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Twitter celebs balk at paying Elon Musk for blue check mark
William Shatner, Monica Lewinsky and other prolific Twitter commentators—some household names, others little-known journalists—could soon be losing the blue check marks that helped verify their identity on the social media platform.
They could get the marks back by paying up to $11 a month. But some longtime users, including 92-year-old Star Trek legend Shatner, have balked at buying the premium service championed by Twitter's billionaire owner and chief executive Elon Musk.
After months of delay, Musk is gleefully promising that Saturday is the deadline for celebrities, journalists and others who'd been verified for free to pony up or lose their legacy status.
"It will be glorious," he tweeted Monday, in response to a Twitter user who noted that Saturday is also April Fools' Day.
After buying Twitter for $44 billion in October, Musk has been trying to boost the struggling platform's revenue by pushing more people to pay for a premium subscription. But his move also reflects his assertion that the blue verification marks have become an undeserved or "corrupt" status symbol for elite personalities and news reporters.
Along with verifying celebrities, one of Twitter's main reasons to mark profiles with a free blue check mark starting about 14 years ago was to verify politicians, activists and people who suddenly find themselves in the news, as well as little-known journalists at small publications around the globe, as an extra tool to curb misinformation coming from accounts that are impersonating people.
Lewinsky tweeted a screenshot Sunday of all the people impersonating her, including at least one who appears to have paid for a blue check mark. She asked, "what universe is this fair to people who can suffer consequences for being impersonated? a lie travels half way around the world before truth even gets out the door."
Shatner, known for his irreverent humor, also tagged Musk with a complaint about the promised changes.
"I've been here for 15 years giving my (clock emoji) & witty thoughts all for bupkis," he wrote. "Now you're telling me that I have to pay for something you gave me for free?"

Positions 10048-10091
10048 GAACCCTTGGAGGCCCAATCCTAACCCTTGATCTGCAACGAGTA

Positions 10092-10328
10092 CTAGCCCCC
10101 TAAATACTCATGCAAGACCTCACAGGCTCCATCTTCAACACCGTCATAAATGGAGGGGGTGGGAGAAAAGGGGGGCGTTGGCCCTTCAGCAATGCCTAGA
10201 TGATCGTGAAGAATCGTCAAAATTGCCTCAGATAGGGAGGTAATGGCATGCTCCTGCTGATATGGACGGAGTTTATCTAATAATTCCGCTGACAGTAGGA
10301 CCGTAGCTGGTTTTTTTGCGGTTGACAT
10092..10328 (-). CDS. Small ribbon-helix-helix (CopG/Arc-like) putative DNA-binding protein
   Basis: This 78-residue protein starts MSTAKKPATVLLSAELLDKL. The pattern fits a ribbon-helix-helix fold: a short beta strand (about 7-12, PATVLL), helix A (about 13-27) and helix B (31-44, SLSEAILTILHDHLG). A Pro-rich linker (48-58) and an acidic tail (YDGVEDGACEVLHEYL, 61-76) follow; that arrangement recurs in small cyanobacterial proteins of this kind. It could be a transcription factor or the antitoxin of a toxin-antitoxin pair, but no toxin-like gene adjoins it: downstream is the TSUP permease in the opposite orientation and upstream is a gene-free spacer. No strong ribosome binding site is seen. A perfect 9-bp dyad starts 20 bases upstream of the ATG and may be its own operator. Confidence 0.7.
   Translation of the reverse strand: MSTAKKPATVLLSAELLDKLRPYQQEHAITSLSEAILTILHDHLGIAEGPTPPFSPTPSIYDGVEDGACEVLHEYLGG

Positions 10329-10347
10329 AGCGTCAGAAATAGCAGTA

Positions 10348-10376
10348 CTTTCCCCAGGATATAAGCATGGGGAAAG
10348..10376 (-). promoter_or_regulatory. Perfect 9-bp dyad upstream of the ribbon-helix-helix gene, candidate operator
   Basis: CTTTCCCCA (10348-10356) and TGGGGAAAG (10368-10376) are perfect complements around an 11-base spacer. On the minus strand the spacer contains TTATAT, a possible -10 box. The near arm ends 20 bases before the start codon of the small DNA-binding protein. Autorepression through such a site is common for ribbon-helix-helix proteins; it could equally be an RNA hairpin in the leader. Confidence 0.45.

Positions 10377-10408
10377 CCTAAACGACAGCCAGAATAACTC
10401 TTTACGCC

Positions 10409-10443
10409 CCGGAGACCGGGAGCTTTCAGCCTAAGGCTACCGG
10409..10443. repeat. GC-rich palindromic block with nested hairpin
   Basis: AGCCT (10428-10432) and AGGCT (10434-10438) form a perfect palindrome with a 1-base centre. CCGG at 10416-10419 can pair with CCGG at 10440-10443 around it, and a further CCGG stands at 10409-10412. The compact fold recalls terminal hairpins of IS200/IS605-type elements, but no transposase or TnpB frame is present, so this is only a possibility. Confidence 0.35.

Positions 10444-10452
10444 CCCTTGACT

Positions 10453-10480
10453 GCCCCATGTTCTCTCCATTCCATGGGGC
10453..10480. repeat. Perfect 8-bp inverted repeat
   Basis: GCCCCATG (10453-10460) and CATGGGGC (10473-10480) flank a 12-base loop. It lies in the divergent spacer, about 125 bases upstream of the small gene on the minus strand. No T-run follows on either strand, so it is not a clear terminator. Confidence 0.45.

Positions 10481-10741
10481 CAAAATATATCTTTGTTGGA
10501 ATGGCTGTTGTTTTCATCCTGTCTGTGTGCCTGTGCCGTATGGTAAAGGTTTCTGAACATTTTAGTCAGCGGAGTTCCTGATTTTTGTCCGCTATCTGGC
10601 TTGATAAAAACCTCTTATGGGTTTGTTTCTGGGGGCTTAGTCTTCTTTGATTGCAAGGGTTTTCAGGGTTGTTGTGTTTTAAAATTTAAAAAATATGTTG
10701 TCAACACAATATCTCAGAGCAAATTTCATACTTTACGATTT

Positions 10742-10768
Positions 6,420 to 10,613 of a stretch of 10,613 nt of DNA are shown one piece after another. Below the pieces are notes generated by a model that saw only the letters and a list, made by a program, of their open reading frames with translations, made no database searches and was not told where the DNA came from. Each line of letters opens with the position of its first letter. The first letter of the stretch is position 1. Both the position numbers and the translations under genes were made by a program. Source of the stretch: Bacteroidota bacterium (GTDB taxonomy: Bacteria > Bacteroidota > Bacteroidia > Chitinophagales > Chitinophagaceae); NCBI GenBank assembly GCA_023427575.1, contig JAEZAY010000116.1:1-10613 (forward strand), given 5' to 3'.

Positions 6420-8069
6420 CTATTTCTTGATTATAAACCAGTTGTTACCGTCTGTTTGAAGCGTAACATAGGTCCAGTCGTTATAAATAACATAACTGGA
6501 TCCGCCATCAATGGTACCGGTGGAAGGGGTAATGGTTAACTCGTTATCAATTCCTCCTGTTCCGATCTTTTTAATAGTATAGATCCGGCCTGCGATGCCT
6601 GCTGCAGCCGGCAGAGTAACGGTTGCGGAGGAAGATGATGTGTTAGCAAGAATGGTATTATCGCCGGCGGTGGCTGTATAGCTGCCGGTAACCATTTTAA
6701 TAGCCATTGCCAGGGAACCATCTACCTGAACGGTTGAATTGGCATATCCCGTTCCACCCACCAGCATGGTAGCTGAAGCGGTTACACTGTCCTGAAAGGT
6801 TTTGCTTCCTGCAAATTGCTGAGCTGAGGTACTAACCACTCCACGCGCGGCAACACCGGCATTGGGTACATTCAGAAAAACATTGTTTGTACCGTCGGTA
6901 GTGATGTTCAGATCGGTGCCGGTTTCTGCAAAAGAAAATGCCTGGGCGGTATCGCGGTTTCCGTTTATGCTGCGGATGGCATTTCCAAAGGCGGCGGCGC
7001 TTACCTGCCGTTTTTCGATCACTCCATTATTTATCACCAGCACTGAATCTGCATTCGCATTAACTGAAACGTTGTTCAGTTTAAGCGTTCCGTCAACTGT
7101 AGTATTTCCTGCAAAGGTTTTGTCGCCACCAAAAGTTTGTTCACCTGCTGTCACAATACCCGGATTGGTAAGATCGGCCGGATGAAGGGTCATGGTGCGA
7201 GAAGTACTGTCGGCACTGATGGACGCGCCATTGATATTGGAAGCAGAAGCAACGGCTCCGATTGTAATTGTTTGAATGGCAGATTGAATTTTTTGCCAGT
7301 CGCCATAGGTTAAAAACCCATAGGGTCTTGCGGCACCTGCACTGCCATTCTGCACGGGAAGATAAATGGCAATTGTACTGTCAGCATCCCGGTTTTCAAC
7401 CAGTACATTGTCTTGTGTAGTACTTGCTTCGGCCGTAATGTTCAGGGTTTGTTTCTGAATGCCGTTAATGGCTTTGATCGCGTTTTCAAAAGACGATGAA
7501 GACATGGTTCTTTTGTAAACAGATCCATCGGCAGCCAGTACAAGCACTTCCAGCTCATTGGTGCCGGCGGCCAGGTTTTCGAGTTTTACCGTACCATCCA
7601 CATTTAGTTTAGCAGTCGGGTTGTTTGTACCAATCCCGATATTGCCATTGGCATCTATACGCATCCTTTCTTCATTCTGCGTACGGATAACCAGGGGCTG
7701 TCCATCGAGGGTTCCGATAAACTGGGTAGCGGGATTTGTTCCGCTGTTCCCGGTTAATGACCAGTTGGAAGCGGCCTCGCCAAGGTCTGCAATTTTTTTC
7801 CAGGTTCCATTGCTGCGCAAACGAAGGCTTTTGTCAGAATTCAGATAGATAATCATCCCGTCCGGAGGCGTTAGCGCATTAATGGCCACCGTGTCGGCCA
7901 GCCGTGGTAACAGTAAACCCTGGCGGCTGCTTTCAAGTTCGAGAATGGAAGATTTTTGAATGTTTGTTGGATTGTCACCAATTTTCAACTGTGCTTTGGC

Musk responded that there shouldn't be a different standard for celebrities. "It's more about treating everyone equally," Musk tweeted.
For now, those who still have the blue check but apparently haven't paid the premium fee—a group that includes Beyoncé, Stephen King, Barack and Michelle Obama, Taylor Swift, Tucker Carlson, Drake and Musk himself—have messages appended to their profile saying it is a "legacy verified account. It may or may not be notable."
But while "the attention is reasonably on celebrities because of our culture," the bigger concern for open government advocate Alex Howard, director of the Digital Democracy Project, is that impersonators could more easily spread rumors and conspiracies that could move markets or harm democracies around the world.
"The reason verification exists on this platform was not simply to designate people as notable or authorities, but to prevent impersonation," Howard said.
One of Musk's first product moves after taking over Twitter was to launch a service granting blue checks to anyone willing to pay $8 a month. But it was quickly inundated by imposter accounts, including those impersonating Nintendo, pharmaceutical company Eli Lilly and Musk's businesses Tesla and SpaceX, so Twitter had to temporarily suspend the service days after its launch.
The relaunched service costs $8 a month for web users and $11 a month for iPhone and iPad users. Subscribers are supposed to see fewer ads, be able to post longer videos and have their tweets featured more prominently.
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